Keeping her culture alive and helping other Native Americans break into Hollywood is what fuels Karissa Valencia, creator and showrunner of the animated Netflix series “Spirit Rangers.”
The fantasy-adventure preschool series is all about celebrating community, nature and the heritage of Native American storytelling. It's also the kind of show Valencia wishes she would have had as a child.
“Growing up on and off the reservation, when I was home it was always so meaningful to me that my family and my tribe were doing everything they could to keep our culture alive and would always share our traditional stories of our land and place,” Valencia, who is half Mexican and half Chumash, told TODAY via Zoom. “So I grew up hearing stories of trickster coyote and how the condor got its black feathers.”
As a young person, however, she had the “feeling of being invisible” in pop culture and the screens. After getting her foot in the door in Hollywood and working with “Doc McStuffins” creator Chris Nee, who is an executive producer of “Spirit Rangers,” Valencia decided to create a series for her community.
“I feel like this show is now healing my inner child of feeling so not acknowledged that I existed in the present day just because I didn’t look like what was in the history textbooks,” she said. “So it was really great to give these traditional stories a home to live in and take a life of their own.”
“Spirit Rangers” follows Chumash/Cowlitz siblings Kodi (Wačíŋyeya Iwáš’aka Yracheta), Summer (Isis Celilo Rogers) and Eddy Skycedar (Talon Proc Alford) as they help protect the land and the spirits of their California national park. The three kids turn into “spirit rangers,” becoming a grizzly bear cub, red-tailed hawk and turtle to complete their missions.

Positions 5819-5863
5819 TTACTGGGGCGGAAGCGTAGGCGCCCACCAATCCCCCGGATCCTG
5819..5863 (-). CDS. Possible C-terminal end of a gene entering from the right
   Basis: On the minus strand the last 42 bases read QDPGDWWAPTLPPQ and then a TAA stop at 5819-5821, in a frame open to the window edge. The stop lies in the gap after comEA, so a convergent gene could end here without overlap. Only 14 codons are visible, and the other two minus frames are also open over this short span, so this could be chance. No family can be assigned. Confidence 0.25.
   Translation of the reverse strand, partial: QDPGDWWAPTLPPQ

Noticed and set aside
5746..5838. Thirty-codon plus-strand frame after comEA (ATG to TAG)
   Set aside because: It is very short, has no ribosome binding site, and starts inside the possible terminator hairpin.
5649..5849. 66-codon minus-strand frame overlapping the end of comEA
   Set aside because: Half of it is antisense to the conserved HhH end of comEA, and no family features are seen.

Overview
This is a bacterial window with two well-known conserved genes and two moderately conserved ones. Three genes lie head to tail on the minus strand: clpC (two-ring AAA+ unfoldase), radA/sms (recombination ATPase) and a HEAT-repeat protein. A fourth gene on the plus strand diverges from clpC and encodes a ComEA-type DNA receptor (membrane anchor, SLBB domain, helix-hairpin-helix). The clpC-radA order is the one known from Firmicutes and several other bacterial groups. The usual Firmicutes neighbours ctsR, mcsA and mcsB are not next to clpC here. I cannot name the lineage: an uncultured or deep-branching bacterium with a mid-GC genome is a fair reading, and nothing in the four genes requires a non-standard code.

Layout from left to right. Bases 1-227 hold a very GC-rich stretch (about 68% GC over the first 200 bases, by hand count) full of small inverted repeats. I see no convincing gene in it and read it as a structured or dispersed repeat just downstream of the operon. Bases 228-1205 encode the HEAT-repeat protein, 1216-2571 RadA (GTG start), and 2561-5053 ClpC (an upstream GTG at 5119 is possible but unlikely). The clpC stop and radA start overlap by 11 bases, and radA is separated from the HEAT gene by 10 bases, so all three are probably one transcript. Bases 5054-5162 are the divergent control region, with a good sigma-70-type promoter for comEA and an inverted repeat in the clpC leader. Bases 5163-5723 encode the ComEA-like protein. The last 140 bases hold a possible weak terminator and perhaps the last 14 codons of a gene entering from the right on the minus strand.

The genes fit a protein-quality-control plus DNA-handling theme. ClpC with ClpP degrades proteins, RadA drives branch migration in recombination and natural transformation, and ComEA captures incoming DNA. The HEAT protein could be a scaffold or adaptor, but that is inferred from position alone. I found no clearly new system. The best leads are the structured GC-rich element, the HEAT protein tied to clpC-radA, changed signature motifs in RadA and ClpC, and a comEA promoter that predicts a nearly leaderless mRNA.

The production has an all-Native writers’ room, which was essential for Valencia as she made her dream show a reality.
“The writers’ room is the heart of the show. That’s where you’re building the world, the characters, creating all the magic and I didn’t want my perspective to be the only perspective,” she said. “To make this family really feel real was to bring in multiple perspectives.”
That also extended to the show’s other departments, from composers, animators, editors and voice actors, among others.
“While I’m the showrunner, I still wanted to have a Native perspective at least every step of the way. There’s so many departments that make a TV series, so at least there’s one Native voice in the room,” she explained, adding that it’s been an “amazing process of inviting in folks that have never worked in animation or just have never worked in entertainment and giving them their first shot, and feeling that energy of like, they want to prove themselves, they want to create Native characters.”
With the help of Netflix, they scouted the talent that they needed, then partnered the newer professionals with seasoned pros.
But before going all in with the show, Valencia also made sure to also get the blessing of the Chumash and Cowlitz tribes.
“My goal was to indigenize this production and that came with some hurdles, like getting the blessings of the tribes that we wanted to base the family on,” she said. “We took the time to go to the tribes and get their blessing and do everything correctly so that we can move forward with their partnership and collaboration.”
She added, “So doing stuff like that was really important to me, just to make sure that there’s a Native voice every step of the way.”
Valencia calls herself “an animation nerd” and believed that an animated series could be the perfect space to tell her tribal stories. “In animation, you can do anything, you can be anything,” she said. “There’s so much freedom with the medium.”
She also felt like the tribal stories resemble Grimms' fairy tales and fables with universal lessons that are “perfect for preschoolers.” They take the responsibility of being part of a child’s early life very seriously.
“A lot of the characters that we grew up loving are our first friends or the first people we’d look up to, so I was really excited that ‘Spirit Rangers’ will show Native kids as heroes — as those friends you want to be or be like,” she said. “It’s just so cool to be thinking about non-Native kids looking up to us in that way, and also Native kids seeing themselves and hopefully feeling a sense of pride and acknowledgement that we’re still here.”
“Spirit Rangers” will stream on Netflix on Indigenous Peoples’ Day, Oct. 10.